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Five tips for a better tax day: overlooked tax-savings strategies.


As we're well into the busy holiday season, thinking about taxes probably isn't your main priority right now. But according to the tax professionals editors of Hardware Retailing talked to recently, better tax planning is one New Year's resolution you should definitely make.

ACCORDING TO STUART SOBEL, A RETIRED INTERNAL Revenue Service (IRS) manager, and Gary Pittsford, a financial planner who works with independent home improvement retailers, proper planning could help you land more tax savings come April. Read their advice for lowering your tax burden. After all tax day isn't so bad if you receive a refund. Please note that the following tips are suggestions. It is important to always speak with a qualified tax professional to develop the appropriate tax strategy for your particular operation.


Stuart Sobel is the president of Tax Media Network. Sobel has more than 45 years of taxation experience, 30 of those working with the Internal Revenue Service. Sobel regularly speaks at businesses and universities, and he hosts nationally syndicated radio programs and webcasts. View his website at


Gary Pittsford is president and CEO of Castle Wealth Advisors, a firm specializing in succession planning and financial services for independent home improvement retailers. He has more than three decades of comprehensive, fee-only financial advisory experience and is a Certified Financial Planner. View his website at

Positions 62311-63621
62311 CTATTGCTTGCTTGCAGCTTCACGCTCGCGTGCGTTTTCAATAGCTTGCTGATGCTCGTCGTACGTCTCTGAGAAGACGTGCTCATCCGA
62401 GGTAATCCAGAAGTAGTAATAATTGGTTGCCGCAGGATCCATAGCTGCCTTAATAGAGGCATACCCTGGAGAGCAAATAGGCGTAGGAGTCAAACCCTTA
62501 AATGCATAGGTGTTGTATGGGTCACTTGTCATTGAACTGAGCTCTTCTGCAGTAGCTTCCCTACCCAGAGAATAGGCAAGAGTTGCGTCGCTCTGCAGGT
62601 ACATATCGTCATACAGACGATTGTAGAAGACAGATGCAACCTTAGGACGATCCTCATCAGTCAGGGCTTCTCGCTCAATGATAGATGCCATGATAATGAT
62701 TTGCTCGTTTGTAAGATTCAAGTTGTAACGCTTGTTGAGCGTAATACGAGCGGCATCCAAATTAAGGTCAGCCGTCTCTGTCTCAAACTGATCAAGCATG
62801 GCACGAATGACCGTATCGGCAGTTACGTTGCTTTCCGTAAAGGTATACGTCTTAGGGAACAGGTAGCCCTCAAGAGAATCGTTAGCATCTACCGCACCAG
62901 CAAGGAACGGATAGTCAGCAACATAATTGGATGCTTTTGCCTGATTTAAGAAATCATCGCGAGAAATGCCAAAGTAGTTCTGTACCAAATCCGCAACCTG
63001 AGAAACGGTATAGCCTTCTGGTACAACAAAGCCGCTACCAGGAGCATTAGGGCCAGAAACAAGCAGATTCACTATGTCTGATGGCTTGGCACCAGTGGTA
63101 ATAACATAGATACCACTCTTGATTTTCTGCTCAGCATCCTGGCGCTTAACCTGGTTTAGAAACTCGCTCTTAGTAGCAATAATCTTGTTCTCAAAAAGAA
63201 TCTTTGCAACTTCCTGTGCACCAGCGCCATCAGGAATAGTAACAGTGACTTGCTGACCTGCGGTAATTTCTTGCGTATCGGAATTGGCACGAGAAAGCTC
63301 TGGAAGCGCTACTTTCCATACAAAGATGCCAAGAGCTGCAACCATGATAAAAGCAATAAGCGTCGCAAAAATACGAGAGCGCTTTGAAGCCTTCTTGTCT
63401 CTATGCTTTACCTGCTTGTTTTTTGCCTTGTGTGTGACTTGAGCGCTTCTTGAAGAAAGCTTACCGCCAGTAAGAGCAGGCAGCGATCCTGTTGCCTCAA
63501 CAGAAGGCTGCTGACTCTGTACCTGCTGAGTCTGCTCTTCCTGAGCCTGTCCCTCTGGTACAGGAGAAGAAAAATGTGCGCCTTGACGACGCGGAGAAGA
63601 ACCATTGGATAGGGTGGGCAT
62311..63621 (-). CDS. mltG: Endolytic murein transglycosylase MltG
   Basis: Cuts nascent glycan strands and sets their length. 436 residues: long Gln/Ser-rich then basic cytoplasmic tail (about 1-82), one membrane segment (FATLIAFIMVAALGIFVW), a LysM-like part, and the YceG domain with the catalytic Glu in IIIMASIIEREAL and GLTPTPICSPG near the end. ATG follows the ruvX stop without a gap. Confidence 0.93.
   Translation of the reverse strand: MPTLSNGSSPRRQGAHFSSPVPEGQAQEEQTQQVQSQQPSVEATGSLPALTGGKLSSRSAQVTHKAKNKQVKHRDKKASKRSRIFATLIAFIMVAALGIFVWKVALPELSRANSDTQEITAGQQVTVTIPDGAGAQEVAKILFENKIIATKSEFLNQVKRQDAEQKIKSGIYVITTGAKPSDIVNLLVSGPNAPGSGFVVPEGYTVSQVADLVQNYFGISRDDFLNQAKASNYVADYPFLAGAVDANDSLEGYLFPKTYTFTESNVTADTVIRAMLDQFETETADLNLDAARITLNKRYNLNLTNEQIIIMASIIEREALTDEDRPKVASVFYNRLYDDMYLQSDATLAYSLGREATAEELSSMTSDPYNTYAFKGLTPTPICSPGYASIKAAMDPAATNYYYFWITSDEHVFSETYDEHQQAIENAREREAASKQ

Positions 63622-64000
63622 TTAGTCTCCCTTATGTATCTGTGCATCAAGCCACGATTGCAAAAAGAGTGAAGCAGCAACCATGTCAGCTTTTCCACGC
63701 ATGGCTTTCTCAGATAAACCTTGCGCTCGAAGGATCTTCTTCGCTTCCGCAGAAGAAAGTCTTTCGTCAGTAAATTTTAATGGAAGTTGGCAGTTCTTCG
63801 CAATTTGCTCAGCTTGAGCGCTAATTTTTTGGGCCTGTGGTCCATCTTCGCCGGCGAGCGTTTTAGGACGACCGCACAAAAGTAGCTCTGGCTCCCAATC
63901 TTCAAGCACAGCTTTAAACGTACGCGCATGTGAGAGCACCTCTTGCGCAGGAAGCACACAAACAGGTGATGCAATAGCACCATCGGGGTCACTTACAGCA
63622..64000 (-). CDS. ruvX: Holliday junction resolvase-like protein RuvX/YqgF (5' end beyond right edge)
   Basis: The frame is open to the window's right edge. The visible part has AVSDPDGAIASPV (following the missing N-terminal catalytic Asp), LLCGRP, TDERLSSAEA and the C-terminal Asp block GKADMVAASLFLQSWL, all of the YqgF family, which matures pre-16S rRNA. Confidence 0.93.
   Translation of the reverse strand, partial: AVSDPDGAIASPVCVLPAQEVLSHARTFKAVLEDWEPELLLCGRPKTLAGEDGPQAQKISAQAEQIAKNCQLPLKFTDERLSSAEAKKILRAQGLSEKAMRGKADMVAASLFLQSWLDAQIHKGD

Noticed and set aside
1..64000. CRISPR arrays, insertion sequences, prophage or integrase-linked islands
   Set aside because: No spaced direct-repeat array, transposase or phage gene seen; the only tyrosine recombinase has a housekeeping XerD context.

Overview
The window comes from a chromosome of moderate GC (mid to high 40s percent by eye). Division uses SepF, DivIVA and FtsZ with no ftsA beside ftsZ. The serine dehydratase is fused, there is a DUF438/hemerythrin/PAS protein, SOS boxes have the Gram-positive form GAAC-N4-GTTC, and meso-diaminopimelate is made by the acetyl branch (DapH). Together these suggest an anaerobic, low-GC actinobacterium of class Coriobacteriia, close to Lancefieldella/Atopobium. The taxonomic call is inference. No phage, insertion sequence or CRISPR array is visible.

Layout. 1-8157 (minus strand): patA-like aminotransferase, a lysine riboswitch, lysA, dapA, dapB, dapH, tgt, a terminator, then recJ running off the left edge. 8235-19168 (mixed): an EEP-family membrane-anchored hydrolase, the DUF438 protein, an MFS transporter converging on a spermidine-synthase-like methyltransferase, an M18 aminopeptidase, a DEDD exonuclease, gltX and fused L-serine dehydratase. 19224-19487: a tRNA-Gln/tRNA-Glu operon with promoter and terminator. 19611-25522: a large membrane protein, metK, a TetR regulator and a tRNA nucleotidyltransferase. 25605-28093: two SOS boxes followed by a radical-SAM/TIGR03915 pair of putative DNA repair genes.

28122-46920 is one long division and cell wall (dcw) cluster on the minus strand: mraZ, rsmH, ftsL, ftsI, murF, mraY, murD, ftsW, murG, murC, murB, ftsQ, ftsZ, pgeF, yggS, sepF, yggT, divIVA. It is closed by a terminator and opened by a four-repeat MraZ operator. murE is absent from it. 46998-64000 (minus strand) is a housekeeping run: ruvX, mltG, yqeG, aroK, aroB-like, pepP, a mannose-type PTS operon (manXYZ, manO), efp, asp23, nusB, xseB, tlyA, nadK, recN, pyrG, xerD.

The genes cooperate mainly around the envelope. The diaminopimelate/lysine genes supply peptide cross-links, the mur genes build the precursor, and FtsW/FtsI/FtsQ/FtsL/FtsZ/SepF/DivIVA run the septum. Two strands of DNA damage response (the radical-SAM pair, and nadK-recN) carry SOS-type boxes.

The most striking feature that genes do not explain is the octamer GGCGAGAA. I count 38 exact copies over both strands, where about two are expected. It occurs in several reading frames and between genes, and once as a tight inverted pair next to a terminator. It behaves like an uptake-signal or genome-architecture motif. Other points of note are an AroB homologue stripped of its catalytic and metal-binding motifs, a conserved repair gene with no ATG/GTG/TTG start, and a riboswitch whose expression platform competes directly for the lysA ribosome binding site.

(1) Think Like It's Tax Day, Everyday

If you wait until tax season, many times it's too late to take advantage of opportunities that could have offered significant savings.

Stuart Sobel (SS): "Tax planning is like fire prevention, while tax preparation is like arson investigation."[c] Get preventative. Consider working with a tax planner or CPA instead of a basic tax preparer. These tax professionals can advise you on everything from tax reform to working with the IRS. A tax preparer is usually a "historian" of the past rather than a tax "saver" for the future.

Gary Pittsford (GP): Many business owners do not take full advantage of deductions and tax planning because they do not ask enough questions, they don't know which questions to ask or they don't know who to ask.

(2) Utilize Deductions and Credits

It's important to understand the difference between a deduction and a credit. Credits are typically worth more than deductions, because a deduction is a percentage based off a contribution, while tax credits are awarded dollar for dollar.

SS: There are two very significant tax credits that occurred in 2011, as a result of either hiring veterans or hiring the long-term unemployed. Hiring qualified veterans can offer a credit as high as $9,600, and hiring the long-term unemployed offers a credit as high as $4,000. Be diligent in your research; these credits do have restrictions, such as length of employment and proper certification.

GP: Unfortunately, there aren't a lot of tax credits for businesses. The biggest tax benefit most retailers can take advantage of is depreciation on equipment they purchase and interest deductions.

(3) Evaluate Your Business Classification Regularly

One of the most important tax decisions you make as a business owner is what form of organization you file under. There isn't a single best classification, but it's important to research the options and review your operation annually. Over time, your business may be better suited to a different classification.